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Qual Saf Health Care 12:232-233 doi:10.1136/qhc.12.3.232
  • Heroes and martyrs of quality and safety

Evaluating Mesmerism, Paris, 1784: the controversy over the blinded placebo controlled trials has not stopped

  1. M Best,
  2. D Neuhauser,
  3. L Slavin
  1. Department of Epidemiology and Biostatistics, Medical School, Case Western Reserve University, Cleveland, Ohio 44106-4945, USA; dvn{at}po.cwru.edu

      In 1778 Dr Anton Mesmer arrived in Paris from Austria with his new theory of illness and the treatment he had created. He believed in the power of “animal magnetism”, a universal fluid to cure illness. Groups of his patients gathered in a room surrounding a large enclosed wooden tub with iron wands protruding out of it. The patients would hold the wands and touch them to their afflicted parts. The animal magnetism would flow from the tub through the wands to the patient. Patients were convinced they were cured and sometimes went into hysterics or passed out. Mesmer's therapeutic salon became the fashion and the aristocracy and wealthy crowded in, making Mesmer's practice a very profitable one. For the large fee of 100 gold louis, people could join the Society he founded, learn of his methods, and hope to prosper as well. Mesmer's new treatment and ideas were discussed at the highest level at court. The wife of King Louis XVI, Marie Antoinette (1755–1793), was originally from Austria. She helped Mesmer with her patronage and referred Austrian nobility to him for treatment. She wanted to offer him a government pension to teach his theories of animal magnetism. The Parisian medical establishment was not pleased to see many of their highest paying patients leaving them to seek the excitement of Mesmer's salon. Between the enthusiasm of his wife and the anger of the medical establishment, what could a King do other than appoint a study Commission?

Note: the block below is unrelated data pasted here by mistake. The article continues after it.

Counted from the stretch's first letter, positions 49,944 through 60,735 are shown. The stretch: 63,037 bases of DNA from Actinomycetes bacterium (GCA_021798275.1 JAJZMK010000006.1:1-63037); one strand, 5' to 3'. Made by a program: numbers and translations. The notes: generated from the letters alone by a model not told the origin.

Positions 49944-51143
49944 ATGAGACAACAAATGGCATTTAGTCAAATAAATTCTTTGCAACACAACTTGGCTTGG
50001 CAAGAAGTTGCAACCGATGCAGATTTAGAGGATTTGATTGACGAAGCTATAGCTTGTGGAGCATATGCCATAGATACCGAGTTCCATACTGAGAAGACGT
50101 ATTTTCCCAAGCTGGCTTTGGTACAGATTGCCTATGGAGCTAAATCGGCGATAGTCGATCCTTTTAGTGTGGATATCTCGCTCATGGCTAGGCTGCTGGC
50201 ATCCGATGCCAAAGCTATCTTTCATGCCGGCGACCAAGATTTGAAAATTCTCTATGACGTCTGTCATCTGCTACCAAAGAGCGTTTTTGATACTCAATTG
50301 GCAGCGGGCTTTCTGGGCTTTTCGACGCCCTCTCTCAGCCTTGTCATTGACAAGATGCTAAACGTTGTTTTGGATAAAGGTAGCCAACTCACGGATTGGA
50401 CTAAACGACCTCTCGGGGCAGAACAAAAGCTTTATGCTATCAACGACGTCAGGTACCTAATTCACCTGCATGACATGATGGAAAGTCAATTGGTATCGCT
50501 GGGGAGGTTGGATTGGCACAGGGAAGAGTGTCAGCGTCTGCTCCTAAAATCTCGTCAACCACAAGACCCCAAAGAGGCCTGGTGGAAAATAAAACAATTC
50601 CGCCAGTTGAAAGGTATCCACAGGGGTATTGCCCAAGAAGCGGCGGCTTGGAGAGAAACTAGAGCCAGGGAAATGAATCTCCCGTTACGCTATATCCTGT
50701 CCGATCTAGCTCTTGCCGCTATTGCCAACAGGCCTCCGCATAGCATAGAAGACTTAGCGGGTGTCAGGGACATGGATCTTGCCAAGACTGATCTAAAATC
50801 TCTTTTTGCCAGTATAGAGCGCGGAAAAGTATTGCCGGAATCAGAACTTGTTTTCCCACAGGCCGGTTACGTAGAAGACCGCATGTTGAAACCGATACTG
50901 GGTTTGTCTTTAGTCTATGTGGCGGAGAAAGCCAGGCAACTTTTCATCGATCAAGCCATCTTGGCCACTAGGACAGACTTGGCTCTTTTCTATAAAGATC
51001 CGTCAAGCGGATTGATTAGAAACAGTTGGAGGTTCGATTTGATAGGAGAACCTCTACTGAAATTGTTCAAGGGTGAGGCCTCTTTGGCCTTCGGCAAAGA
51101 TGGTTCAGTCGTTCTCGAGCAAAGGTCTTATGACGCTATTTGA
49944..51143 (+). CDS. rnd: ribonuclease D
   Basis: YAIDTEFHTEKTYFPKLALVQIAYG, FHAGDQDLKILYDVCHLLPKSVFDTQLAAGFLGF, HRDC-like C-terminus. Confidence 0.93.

The first report in 1784 by the Royal Academy of Medicine of France simply said that Mesmer's theory was not consistent with the accepted medical dogma of the day. Since the accepted medical theories of that time are nearly as foolish as Mesmer's, and there was no discussion of outcomes, this report is unconvincing.

      THE COMMISSION

      For his Commission the King chose the best scientific minds of the day to examine Mesmerism. Benjamin Franklin was chosen to chair the committee, although he did not play a very active role in its work. Franklin, then US Ambassador to France and an expert in magnetism, electricity, and lighting, was wildly popular in France. Other members included Jean Bailly (1736–1793), an astronomer who established an observatory in 1760 and studied Haley's Comet and Jupiter's satellites; Antoine-Laurent de Jussieu, professor of botany at the Medical Faculty of Paris whose classification of species became the basis of plant classification and in 1808 he became President of the University of Paris; Antoine-Laurent Lavoisier (1743–1794) who first named oxygen, founded quantitative chemical analysis, and was a creator of the modern concept of chemical elements; Joseph Guillotin (1738–1814) who worked to make executions more humane and swift by refining and testing on animals and cadavers the device which was later to be named after him.

      The Commission set to work. Mesmer refused to cooperate so they had to turn to his former understudy, Charles D'Eslon, who had set up his own Mesmeric practice. The Commissioners listened to lectures about the theory, observed the process of care, and conducted outcome studies.